“[Then] 'the big overlap'… comes next. This is where the magic happens with our team and the other people we collaborate with in the company. It’s reserved mainly for strategic meetings; we’ll have five to eight or so people on a call to discuss higher-level objectives.”
By blending communication styles, you can build a strong remote team while communicating effectively.
Effective communication across time zones means special considerations.
Schedule Regular Meetings with Your Remote Workers
The strongest teams are the ones that put effort into building a relationship. It can be easy to become disconnected when working remotely, so scheduling regular check-ins can help.
This includes both employees and freelancers, as they both contribute to the agency’s culture.
How to hold a beneficial meeting:
- Discuss the past month’s projects
- Ask specific questions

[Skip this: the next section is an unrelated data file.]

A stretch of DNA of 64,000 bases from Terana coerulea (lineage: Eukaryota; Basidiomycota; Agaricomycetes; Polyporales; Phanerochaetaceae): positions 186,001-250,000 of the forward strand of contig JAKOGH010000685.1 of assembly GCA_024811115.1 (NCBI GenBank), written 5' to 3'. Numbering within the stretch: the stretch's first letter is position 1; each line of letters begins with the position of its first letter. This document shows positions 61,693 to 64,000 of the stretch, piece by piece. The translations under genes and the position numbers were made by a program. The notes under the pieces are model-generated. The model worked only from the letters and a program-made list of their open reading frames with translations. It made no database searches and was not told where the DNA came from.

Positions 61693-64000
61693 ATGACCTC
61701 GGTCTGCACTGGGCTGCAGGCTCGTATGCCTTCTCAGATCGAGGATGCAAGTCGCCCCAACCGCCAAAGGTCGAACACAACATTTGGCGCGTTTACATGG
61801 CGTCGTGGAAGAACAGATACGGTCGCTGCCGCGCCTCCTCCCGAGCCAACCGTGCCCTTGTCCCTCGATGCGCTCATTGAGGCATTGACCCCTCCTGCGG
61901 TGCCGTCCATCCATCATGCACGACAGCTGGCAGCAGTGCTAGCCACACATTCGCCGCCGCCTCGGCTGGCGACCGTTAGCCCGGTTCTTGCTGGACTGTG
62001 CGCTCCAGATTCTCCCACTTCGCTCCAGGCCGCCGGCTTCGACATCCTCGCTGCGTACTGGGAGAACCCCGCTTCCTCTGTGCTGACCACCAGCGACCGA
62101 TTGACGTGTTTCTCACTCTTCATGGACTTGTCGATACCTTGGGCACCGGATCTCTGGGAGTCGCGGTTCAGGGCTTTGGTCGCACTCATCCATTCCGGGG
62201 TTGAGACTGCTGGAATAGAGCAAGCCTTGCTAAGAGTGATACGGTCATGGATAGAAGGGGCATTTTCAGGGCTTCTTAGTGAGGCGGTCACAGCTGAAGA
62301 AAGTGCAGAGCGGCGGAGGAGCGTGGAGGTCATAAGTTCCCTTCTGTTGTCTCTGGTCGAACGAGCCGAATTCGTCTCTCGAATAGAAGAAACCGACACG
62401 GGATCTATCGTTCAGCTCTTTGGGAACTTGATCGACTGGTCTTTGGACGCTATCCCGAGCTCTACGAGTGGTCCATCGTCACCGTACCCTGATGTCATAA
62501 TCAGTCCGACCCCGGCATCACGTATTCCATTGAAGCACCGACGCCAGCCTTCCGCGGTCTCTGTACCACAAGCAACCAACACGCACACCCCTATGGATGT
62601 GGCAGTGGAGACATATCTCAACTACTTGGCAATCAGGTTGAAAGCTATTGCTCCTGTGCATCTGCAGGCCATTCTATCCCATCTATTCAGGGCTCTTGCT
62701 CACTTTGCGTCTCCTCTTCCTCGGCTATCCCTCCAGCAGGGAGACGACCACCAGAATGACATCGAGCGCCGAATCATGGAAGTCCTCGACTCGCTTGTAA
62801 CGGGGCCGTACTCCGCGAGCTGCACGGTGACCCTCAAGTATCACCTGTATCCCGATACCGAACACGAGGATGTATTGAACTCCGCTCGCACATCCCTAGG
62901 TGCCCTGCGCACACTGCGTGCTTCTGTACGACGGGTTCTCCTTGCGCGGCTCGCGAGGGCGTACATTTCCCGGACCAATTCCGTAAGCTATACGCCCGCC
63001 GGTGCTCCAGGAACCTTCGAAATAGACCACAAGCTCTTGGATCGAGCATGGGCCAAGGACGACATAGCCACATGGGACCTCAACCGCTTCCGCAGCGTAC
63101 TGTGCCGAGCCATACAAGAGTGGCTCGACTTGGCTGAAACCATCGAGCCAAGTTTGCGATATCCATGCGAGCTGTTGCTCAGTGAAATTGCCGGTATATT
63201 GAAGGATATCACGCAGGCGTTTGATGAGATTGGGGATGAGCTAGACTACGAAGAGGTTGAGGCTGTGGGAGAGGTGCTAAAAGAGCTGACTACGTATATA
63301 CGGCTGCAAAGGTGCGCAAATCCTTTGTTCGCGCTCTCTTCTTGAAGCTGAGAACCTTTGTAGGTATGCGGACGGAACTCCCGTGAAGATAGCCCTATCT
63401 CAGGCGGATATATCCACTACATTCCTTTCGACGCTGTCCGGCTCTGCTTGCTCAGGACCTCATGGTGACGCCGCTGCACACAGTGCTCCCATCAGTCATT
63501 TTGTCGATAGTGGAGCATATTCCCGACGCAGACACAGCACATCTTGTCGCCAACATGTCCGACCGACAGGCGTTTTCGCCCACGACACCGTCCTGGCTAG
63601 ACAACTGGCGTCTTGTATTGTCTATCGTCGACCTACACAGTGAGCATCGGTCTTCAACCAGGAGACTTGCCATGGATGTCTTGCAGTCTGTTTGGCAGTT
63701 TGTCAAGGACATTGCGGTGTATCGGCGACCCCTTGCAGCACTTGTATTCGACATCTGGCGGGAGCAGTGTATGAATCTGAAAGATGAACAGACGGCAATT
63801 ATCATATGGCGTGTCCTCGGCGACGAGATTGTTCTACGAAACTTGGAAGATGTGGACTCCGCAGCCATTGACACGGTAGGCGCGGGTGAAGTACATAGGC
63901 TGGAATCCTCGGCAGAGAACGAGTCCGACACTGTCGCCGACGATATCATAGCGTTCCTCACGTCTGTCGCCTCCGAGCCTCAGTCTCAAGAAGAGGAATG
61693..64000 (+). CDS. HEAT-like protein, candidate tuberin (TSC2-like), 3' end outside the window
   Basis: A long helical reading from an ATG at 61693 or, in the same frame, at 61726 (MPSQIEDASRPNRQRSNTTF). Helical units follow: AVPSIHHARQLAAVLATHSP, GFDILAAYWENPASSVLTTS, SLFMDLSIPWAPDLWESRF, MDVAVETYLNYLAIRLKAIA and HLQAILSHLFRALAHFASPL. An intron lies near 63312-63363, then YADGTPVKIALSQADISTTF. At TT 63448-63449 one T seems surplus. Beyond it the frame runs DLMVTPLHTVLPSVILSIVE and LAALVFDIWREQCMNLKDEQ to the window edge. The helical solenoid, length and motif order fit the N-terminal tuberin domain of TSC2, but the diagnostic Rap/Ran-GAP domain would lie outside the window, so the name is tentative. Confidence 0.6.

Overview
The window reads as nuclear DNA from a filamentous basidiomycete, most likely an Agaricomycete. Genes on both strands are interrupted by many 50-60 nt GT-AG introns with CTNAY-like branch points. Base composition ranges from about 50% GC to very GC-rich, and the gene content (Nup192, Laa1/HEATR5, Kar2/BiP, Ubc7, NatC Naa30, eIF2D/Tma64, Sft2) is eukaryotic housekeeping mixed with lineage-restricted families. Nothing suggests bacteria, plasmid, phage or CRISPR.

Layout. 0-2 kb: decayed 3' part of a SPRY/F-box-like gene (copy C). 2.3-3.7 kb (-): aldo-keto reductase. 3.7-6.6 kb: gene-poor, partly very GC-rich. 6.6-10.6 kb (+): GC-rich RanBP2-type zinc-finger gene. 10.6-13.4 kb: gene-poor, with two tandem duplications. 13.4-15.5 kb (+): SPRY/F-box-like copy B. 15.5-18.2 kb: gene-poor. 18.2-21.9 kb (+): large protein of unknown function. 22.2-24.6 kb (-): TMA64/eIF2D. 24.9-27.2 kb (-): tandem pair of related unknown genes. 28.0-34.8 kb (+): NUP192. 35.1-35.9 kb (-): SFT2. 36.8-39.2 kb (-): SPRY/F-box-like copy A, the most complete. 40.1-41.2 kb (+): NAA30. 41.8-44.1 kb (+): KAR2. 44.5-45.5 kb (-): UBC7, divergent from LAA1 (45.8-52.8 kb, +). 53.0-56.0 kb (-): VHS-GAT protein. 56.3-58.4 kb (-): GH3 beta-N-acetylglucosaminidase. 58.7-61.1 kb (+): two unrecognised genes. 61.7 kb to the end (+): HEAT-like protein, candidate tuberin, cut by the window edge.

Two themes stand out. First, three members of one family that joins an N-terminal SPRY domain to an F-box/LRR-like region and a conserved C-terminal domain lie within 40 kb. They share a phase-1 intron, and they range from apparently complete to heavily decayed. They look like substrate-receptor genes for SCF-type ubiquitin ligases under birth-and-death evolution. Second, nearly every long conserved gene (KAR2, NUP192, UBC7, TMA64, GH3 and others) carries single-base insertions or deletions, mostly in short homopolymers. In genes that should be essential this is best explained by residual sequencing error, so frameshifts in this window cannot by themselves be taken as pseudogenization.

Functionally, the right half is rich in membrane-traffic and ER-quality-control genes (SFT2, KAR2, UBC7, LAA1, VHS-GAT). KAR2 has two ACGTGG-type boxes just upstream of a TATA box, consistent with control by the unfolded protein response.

- Address concerns
- Encourage conversation
Remote Team Meetings
Some members of your team may be less likely to talk when in a team meeting, but this is still an important way to connect. This meeting can include the typical questions, but they can also be a way to decompress from the week.
One way to do this is to begin every meeting with a time of celebrations, both work and personal. Maybe one of your developers passed a certification they’ve been working towards, or someone else began playing on a club sports team. No matter how big or small, these celebrations help your team bond.
These team meetings don’t need to be long, because each member is busy and has their own work. But this should also be a priority, because a strong team is a strong company.
Focus on the agenda at hand, and keep the conversation moving.